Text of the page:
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J Physiol. 1995 May 15;485 ( Pt 1):271-82.

Coding of pulsatile motor output by human muscle afferents during slow finger movements.

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1
Department of Physiology, University of Göteborg, Sweden.

Abstract

1. Impulse activities of thirty-eight muscle spindle and tendon organ afferents from the finger extensor muscles were recorded in the radial nerve of human subjects while the subjects performed voluntary flexion and extension finger movements at a single metacarpophalangeal joint. 2. The afferent firing was analysed in relation to the 8-10 Hz discontinuities which previously have been shown to characterize these movements. Spike-triggered averaging and frequency domain analyses demonstrated that all Ia muscle spindle afferents and a large proportion of group II spindle afferents responded in close association with local peaks in the joint acceleration. During muscle lengthening the impulses appeared during phases of rapid muscle stretch, whereas they appeared during the phase of minimal speed during muscle shortening. 3. The Golgi tendon organ (Ib) afferents displayed a reverse pattern of activity in relation to the discontinuities, i.e. the impulses tended to appear in the phase of minimal speed during lengthening movements and close to maximal shortening speed during shortening movements. Hence, their firing often coincided with the phasic increases of the parent muscle activity which account for the 8-10 Hz discontinuities. 4. A close analysis of the time relations between spindle firing and the kinematics of the 8-10 Hz discontinuities revealed that the population spindle response was too delayed and too dispersed to support the hypothesis that the discontinuities are accounted for by the stretch reflex. 5. If, as suggested in a previous paper, the 8-10 Hz discontinuities are produced by a pulsatile descending motor command, the coding of the periodic but tenuous kinematic events by the population of proprioceptors may have a role in relation to an alleged pulsatile command generator.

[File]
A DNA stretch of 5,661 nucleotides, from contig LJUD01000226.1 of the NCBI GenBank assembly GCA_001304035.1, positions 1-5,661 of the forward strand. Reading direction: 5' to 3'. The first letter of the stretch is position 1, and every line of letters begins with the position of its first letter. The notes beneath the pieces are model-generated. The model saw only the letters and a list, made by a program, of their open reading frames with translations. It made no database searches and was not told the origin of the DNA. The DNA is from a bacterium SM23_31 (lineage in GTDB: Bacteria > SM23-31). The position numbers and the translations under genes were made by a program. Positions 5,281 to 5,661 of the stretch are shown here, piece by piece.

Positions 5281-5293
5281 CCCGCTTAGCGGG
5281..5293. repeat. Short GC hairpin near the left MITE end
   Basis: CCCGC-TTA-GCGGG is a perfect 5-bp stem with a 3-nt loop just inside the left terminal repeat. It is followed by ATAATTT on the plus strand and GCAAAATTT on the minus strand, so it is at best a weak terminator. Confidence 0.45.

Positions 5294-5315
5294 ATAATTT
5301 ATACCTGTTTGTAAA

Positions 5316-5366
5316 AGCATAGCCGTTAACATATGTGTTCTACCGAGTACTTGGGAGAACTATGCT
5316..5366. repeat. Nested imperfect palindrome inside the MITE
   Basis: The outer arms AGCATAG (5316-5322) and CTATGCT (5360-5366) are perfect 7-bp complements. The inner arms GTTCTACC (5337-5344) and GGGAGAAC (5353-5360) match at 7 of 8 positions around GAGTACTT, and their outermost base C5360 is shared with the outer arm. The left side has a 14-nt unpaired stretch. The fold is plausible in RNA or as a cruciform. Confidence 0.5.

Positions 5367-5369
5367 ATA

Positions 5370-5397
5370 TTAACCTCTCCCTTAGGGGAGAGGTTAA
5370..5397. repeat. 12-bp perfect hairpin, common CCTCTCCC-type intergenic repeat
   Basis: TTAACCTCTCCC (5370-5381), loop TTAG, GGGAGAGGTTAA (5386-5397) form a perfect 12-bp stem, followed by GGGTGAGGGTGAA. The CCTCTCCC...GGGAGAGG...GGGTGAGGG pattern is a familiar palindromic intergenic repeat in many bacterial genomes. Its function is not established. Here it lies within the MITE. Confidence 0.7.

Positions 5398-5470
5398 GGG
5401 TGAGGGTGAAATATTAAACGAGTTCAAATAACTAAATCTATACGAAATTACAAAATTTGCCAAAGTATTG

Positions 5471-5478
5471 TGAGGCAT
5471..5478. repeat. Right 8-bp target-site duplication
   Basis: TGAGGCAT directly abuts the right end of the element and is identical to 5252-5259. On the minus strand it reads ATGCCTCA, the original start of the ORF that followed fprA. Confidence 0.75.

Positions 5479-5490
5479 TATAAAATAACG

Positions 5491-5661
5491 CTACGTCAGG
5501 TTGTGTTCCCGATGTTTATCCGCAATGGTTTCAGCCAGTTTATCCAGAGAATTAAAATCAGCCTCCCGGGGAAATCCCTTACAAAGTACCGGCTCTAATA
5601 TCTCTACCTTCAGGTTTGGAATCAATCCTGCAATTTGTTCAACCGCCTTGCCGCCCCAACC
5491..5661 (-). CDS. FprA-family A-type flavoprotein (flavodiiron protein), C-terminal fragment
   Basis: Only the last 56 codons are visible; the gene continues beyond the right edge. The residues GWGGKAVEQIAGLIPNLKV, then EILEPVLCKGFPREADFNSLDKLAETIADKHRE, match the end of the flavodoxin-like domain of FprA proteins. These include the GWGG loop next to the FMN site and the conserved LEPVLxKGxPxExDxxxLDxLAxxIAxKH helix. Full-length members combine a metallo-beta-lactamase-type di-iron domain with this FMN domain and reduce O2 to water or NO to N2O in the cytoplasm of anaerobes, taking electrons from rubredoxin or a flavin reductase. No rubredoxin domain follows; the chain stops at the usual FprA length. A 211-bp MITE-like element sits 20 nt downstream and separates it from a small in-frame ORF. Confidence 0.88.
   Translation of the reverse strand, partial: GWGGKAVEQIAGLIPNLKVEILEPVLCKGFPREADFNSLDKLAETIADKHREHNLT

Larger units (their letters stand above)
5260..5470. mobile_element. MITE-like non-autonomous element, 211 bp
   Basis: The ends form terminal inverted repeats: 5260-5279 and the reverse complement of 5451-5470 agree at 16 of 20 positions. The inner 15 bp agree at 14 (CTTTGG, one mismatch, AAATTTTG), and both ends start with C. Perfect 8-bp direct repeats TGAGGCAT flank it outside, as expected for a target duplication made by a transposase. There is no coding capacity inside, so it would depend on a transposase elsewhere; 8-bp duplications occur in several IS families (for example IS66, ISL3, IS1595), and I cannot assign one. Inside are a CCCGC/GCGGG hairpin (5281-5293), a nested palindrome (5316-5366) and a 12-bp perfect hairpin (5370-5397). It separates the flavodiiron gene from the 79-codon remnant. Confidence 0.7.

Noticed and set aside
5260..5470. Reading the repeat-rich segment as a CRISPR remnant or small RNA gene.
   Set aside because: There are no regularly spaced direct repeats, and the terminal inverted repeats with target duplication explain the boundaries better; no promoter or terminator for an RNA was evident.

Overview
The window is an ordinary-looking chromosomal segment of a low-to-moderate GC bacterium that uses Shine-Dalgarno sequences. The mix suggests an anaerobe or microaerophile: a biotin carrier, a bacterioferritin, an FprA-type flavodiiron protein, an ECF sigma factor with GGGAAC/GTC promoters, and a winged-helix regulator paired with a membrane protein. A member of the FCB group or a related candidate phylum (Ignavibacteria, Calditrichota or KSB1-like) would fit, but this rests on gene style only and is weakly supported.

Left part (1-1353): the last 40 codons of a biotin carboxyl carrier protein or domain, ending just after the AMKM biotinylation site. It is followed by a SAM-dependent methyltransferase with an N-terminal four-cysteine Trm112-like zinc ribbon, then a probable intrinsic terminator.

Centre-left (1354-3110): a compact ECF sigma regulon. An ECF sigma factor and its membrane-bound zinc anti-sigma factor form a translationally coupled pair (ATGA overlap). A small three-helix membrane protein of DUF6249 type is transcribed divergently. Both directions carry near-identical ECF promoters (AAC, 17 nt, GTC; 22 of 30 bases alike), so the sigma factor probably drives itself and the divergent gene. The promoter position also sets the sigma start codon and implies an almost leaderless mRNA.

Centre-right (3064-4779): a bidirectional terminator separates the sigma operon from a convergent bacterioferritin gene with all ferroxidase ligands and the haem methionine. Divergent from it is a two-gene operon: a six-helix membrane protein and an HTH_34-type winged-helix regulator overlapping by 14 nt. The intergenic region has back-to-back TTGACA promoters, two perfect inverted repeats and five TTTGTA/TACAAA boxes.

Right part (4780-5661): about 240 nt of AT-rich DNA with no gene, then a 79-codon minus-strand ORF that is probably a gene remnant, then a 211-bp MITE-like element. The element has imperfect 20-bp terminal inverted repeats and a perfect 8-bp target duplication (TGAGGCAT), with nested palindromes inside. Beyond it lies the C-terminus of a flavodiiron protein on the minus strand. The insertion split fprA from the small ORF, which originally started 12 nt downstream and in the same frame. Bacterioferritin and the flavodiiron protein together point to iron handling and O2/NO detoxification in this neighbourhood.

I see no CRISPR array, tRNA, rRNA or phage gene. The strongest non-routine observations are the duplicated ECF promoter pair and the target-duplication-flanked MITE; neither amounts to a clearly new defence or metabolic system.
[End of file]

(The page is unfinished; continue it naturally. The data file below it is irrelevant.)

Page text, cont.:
PMID:
7658380
PMCID:
PMC1157989
[Indexed for MEDLINE]
Free PMC Article
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